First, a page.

Free Workshop for Academic Libraries this February!

We’re reaching out to encourage you to contact your academic library partners about this exciting opportunity for them to receive a free training workshop in the National Issues Forums model at the 2018 ALA Midwinter Meeting in Denver.

Academic libraries are invited to attend “LTC: National Issues Forums Workshop for Academic Libraries,” which will be held on Friday, February 9, 2018, from 9:00 am to 4:00 pm.

The one-day pre-conference workshop at the 2018 ALA Midwinter Meeting will highlight the National Issues Forums approach to dialogue and deliberation. Participation in the workshop is free; however, space is limited and registration via this website is required.

NOTE: In order to qualify for the in-person workshop, librarians must view three 90-minute online learning sessions prior to the workshop and must claim a participation badge via after each webinar. View the online sessions here and create a Credly account by following these instructions.

Please share this opportunity with your academic librarians and encourage them to both view the free webinars and apply to attend the workshop. Space is still available but it won’t last long!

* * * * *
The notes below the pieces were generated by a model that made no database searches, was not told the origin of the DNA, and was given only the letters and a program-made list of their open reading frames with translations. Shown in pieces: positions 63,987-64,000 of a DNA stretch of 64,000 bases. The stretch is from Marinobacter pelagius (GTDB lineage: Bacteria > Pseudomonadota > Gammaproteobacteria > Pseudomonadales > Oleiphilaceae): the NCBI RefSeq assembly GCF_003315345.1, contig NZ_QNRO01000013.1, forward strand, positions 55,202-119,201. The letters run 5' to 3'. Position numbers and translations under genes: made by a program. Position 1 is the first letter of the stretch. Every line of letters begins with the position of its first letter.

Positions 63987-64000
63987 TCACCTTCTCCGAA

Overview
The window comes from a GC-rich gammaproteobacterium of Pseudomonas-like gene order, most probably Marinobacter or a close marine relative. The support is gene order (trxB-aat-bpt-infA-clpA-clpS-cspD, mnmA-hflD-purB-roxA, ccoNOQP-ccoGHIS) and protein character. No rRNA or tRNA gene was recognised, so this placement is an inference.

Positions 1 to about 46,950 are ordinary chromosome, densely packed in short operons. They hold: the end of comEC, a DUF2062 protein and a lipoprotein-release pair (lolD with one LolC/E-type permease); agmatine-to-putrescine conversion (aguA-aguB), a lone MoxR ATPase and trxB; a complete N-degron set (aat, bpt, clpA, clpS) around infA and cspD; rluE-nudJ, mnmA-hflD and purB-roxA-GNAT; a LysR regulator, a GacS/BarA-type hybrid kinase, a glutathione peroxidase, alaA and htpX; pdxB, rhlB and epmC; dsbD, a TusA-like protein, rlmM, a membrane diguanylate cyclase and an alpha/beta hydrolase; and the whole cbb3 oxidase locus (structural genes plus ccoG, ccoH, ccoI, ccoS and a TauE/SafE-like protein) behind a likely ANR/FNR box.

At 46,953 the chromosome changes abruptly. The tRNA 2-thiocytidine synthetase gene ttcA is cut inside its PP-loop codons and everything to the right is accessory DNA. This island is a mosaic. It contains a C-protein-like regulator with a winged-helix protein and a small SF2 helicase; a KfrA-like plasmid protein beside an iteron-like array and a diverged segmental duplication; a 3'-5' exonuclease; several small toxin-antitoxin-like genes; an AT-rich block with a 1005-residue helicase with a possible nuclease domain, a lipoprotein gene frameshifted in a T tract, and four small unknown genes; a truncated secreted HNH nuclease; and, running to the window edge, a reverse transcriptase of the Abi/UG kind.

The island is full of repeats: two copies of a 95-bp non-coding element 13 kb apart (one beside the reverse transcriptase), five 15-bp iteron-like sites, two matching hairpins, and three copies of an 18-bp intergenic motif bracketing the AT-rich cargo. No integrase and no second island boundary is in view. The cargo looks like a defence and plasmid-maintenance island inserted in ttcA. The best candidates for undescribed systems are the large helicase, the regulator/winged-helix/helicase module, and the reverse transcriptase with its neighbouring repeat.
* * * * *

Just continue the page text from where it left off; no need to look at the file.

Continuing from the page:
About Libraries Transforming Communities: Models for Change

This workshop is offered as part of Libraries Transforming Communities (LTC): Models for Change, an initiative of the American Library Association (ALA) and the National Coalition for Dialogue & Deliberation (NCDD). The initiative seeks to introduce libraries to various dialogue and deliberation approaches, enabling libraries to foster conversation and lead change in their communities. LTC: Models for Change Series 2 highlights dialogue and deliberation models most useful for academic libraries.

LTC: Models for Change is made possible in part by the Institute of Museum and Library Services grant RE-40-16-0137-16.

You can find the original version of this announcement on ALA’s LTC site at:

THANK YOU for Your Support During our NCDD Fund Drive!